It’s the Tuesday afternoon before a Wednesday performance of Verdi’s Rigoletto at the Four Seasons Centre for the Performing Arts in Toronto. Johannes Debus, the Canadian Opera Company’s music director, seems relaxed in his Spartan office on Front Street East, as he describes the challenges of his job.
“The conductor in an opera has to bring all the forces together” says the 37-year-old maestro. “There are so many elements in an opera – and even in the best opera houses in the world, problems can happen. But whatever happens, you have to stay calm.”
However, like most opera orchestras, the COC’s players work in a pit and don’t get much limelight. So let’s take an up-close look at them.
Critics aren’t usually admitted to the orchestra pit during opera performances, but special permission is sought and granted. For the Wednesday evening performance, a chair is made available behind the violins.
7:15 p.m. It’s just a quarter hour before curtain time, and the players are still trickling in. As orchestra pits go, this is a nice one – nothing at all like the popular image of a narrow space almost too cramped to bow a cello. The musicians wear black: They’re there to be heard, not seen.
7:30 p.m. The curtain is drawn back, and Debus gives his downbeat. It soon becomes apparent that an opera looks quite different to an orchestral player than it does to the audience. Some of the violins have a partial view of the action, whenever a singer comes to the edge of the stage. But there may well be players in the woodwind section who have never seen an opera in their lives, so completely is their view obscured.
7:45 p.m. Now it’s getting complicated. There’s an offstage band in this scene that has no direct view of the conductor, but Debus must somehow synchronize its performance with the main orchestra and singers. For this purpose, there’s a closed-circuit camera mounted in the pit, pointing directly at Debus. And backstage, there’s a TV monitor that allows an assistant conductor to see Debus, and conduct the offstage band at exactly the same tempo.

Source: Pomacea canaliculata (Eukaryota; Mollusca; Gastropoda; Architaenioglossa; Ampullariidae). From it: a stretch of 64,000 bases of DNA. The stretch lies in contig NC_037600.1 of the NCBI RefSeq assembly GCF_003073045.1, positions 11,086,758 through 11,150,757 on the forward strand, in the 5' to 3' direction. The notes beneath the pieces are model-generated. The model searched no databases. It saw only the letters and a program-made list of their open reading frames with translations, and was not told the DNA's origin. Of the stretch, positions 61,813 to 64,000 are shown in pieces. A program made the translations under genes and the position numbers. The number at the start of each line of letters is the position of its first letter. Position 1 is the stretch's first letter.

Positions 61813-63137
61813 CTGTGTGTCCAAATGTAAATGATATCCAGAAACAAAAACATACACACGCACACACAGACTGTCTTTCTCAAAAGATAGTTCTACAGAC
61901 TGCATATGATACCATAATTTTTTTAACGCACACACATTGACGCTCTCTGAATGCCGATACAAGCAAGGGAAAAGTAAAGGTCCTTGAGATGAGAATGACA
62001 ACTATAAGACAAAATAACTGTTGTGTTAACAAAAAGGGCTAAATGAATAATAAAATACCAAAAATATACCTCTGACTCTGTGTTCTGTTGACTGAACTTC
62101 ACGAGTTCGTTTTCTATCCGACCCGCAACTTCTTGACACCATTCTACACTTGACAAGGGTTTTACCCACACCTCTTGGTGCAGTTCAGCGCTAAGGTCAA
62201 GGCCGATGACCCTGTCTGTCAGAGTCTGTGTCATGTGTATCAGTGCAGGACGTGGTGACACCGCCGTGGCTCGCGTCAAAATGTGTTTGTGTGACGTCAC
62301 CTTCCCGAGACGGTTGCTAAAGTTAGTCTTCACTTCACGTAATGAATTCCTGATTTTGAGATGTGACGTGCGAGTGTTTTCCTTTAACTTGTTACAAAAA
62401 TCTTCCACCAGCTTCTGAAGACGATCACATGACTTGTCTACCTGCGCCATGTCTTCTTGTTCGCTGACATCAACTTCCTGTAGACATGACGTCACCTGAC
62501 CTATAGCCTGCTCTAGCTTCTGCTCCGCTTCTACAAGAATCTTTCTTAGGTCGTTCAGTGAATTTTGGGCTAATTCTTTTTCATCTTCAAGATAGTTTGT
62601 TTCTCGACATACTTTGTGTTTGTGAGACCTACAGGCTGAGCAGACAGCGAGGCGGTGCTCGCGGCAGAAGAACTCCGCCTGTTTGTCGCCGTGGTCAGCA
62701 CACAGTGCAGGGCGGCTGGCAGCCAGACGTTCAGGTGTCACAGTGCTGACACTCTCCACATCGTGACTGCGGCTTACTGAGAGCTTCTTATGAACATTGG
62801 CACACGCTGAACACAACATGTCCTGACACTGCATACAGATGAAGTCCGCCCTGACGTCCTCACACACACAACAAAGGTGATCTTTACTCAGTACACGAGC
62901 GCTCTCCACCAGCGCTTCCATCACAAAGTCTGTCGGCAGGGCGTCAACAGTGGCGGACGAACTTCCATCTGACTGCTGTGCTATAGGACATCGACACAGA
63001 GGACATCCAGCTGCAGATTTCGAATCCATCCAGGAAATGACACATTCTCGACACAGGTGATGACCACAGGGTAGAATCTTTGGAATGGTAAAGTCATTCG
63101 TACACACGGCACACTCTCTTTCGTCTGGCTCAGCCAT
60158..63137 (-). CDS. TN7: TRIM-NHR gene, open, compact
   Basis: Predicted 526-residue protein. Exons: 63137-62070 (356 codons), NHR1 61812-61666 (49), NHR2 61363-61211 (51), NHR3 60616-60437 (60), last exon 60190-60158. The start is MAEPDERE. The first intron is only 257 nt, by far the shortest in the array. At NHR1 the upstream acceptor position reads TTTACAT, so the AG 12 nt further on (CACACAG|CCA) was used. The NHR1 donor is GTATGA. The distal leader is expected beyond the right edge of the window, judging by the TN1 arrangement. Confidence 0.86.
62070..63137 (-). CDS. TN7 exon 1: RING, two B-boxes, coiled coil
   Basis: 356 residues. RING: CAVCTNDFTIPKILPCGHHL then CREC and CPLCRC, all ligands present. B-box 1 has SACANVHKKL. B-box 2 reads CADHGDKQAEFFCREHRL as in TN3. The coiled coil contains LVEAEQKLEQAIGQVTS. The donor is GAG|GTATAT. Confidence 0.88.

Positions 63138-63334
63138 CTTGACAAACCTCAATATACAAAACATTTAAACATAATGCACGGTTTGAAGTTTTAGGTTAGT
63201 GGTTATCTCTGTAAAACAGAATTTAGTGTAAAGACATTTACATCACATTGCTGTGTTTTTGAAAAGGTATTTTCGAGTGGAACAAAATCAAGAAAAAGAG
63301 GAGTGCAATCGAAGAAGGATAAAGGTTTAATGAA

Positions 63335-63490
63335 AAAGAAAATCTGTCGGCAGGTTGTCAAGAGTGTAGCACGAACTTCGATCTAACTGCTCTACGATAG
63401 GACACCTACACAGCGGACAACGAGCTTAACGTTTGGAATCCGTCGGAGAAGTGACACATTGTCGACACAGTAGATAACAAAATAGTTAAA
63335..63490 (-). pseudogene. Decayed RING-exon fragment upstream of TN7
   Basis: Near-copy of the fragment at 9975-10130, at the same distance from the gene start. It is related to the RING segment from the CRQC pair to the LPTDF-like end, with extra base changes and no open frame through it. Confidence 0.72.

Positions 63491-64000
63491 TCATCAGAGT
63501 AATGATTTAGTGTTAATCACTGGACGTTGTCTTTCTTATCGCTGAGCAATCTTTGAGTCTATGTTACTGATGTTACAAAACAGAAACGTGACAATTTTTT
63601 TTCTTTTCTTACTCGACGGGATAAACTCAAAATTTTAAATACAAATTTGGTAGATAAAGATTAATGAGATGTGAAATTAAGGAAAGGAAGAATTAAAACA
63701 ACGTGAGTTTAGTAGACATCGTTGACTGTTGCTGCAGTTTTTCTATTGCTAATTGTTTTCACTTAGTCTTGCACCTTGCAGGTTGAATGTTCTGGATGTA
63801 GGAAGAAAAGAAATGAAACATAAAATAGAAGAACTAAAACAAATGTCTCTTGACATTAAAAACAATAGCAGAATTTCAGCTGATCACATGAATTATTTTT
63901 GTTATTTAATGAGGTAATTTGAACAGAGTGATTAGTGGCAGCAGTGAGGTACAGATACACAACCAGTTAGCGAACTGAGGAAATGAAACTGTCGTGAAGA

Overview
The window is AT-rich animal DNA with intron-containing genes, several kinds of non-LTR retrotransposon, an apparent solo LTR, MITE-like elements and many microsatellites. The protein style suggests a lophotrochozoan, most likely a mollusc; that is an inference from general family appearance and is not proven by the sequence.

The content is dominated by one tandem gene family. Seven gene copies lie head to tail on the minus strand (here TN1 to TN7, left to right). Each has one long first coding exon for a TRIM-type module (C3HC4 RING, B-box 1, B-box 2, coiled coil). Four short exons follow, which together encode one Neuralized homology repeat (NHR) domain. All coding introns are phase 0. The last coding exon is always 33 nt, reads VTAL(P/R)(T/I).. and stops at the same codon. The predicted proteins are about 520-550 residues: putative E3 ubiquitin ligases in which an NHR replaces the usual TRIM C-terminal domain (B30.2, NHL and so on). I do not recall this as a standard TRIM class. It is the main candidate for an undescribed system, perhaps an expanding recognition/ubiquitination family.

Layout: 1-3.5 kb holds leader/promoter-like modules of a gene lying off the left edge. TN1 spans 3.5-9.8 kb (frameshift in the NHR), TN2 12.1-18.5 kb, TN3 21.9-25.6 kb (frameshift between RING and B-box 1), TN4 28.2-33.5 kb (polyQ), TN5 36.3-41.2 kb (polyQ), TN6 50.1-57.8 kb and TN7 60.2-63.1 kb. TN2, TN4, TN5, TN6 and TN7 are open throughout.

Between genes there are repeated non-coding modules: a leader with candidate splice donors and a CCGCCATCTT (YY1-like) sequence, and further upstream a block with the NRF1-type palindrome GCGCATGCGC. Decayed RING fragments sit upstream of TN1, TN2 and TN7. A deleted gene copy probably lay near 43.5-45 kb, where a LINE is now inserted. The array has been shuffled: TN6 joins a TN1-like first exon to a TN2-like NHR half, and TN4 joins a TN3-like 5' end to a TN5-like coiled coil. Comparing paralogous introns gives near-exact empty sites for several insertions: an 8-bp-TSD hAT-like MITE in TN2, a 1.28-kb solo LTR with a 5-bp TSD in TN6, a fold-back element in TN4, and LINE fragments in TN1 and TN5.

8:15 p.m. Evidently, playing in an opera orchestra can be very different from playing in a symphony orchestra. For one thing, opera music doesn’t always make much sense on its own, divorced from the vocal parts and the action onstage. For the orchestra, Rigoletto is a maze of abrupt stops, starts and surprises: Verdi has a way of keeping musicians on their toes.
8:30 p.m. It’s intermission, and the players go to the green room (which is beige) for a well-earned break. They read magazines, drink coffee and chat about friends and family. They don’t talk about the opera. Then it’s back to the pit.
9 p.m. Many years ago, some wag came up with the nickname “Hurdy-Gurdy Verdi” for the Italian composer, due to his style of orchestration. Like all opera composers of the mid-19th century, Verdi filled his scores with oom-pah-pah passages for the orchestra.
However, don’t tell the members of an opera orchestra they are merely “accompanying” the singers onstage. It’s not a word these musicians use – and they take their oom-pah-pahs very seriously. So too does Debus, who lovingly shapes each one.
9:30 p.m. Onstage, Rigoletto is having a bad day: His daughter has been abducted by the Duke of Mantua. He pours out his grief in an unusual trio with a solo cello and English horn. But at the end of the aria, all the applause seems to go to baritone Quinn Kelsey. That’s life in an opera orchestra.
10 p.m. After the timpani drums drive home the shocking ending of Rigoletto, Debus makes a quick exit from the orchestra pit. Two minutes later, he’s onstage for his curtain call, and stepping forward, he gestures to the orchestra to stand. For one short minute, the COC Orchestra gets its due.
© Colin Eatock 2011